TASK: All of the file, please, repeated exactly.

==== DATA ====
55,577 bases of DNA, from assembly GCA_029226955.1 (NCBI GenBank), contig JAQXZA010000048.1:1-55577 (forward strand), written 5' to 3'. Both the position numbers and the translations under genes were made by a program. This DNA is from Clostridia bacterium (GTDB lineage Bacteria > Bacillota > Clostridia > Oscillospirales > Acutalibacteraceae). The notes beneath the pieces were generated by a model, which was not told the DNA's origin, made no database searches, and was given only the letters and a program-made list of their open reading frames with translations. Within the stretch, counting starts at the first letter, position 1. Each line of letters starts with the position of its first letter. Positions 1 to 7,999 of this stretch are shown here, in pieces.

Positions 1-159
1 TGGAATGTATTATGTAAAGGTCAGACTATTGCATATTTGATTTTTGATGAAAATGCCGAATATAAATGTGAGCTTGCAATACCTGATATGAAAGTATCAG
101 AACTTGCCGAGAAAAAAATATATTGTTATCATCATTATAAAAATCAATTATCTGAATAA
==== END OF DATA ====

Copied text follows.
55,577 bases of DNA, from assembly GCA_029226955.1 (NCBI GenBank), contig JAQXZA010000048.1:1-55577 (forward strand), written 5' to 3'. Both the position numbers and the translations under genes were made by a program. This DNA is from Clostridia bacterium (GTDB lineage Bacteria > Bacillota > Clostridia > Oscillospirales > Acutalibacteraceae). The notes beneath the pieces were generated by a model, which was not told the DNA's origin, made no database searches, and was given only the letters and a program-made list of their open reading frames with translations. Within the stretch, counting starts at the first letter, position 1. Each line of letters starts with the position of its first letter. Positions 1 to 7,999 of this stretch are shown here, in pieces.

Positions 1-159
1 TGGAATGTATTATGTAAAGGTCAGACTATTGCATATTTGATTTTTGATGAAAATGCCGAATATAAATGTGAGCTTGCAATACCTGATATGAAAGTATCAG
101 AACTTGCCGAGAAAAAAATATATTGTTATCATCATTATAAAAATCAATTATCTGAATAA